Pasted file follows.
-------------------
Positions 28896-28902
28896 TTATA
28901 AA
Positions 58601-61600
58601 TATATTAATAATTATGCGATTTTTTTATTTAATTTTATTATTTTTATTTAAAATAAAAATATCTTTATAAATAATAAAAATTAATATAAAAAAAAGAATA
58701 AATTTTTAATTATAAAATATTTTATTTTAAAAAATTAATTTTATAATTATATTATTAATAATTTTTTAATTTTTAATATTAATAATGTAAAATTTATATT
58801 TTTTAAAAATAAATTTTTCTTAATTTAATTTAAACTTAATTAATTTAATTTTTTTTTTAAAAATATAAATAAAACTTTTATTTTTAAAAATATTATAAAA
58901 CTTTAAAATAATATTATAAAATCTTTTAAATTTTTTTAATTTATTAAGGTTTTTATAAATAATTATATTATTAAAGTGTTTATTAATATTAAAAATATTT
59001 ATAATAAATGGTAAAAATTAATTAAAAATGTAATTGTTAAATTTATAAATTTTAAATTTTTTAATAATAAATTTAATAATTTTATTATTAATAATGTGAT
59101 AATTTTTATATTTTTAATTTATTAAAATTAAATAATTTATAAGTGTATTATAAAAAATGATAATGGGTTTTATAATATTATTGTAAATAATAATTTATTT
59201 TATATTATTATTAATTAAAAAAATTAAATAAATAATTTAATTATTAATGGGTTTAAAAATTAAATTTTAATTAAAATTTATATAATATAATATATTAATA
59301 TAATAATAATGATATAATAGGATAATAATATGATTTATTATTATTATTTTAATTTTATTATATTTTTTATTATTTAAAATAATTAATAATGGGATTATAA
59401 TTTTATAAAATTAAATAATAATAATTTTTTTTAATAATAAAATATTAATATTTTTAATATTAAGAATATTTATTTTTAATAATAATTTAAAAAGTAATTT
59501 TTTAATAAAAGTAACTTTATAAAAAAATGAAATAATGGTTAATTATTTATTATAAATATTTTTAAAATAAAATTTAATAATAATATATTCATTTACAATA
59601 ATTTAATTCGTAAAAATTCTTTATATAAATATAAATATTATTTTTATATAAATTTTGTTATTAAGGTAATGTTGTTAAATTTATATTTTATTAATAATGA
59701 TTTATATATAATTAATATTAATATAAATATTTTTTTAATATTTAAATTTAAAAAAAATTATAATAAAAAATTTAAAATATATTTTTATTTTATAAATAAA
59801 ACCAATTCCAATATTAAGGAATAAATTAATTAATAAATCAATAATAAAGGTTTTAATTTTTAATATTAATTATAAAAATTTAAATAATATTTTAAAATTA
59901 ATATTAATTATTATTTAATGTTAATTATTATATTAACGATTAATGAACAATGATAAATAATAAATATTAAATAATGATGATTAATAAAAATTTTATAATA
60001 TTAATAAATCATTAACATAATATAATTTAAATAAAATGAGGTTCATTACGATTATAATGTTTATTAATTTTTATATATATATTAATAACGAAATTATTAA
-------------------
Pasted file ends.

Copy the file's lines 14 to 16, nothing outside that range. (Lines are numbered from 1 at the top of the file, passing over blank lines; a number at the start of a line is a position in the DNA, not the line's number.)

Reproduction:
59501 TTTAATAAAAGTAACTTTATAAAAAAATGAAATAATGGTTAATTATTTATTATAAATATTTTTAAAATAAAATTTAATAATAATATATTCATTTACAATA
59601 ATTTAATTCGTAAAAATTCTTTATATAAATATAAATATTATTTTTATATAAATTTTGTTATTAAGGTAATGTTGTTAAATTTATATTTTATTAATAATGA
59701 TTTATATATAATTAATATTAATATAAATATTTTTTTAATATTTAAATTTAAAAAAAATTATAATAAAAAATTTAAAATATATTTTTATTTTATAAATAAA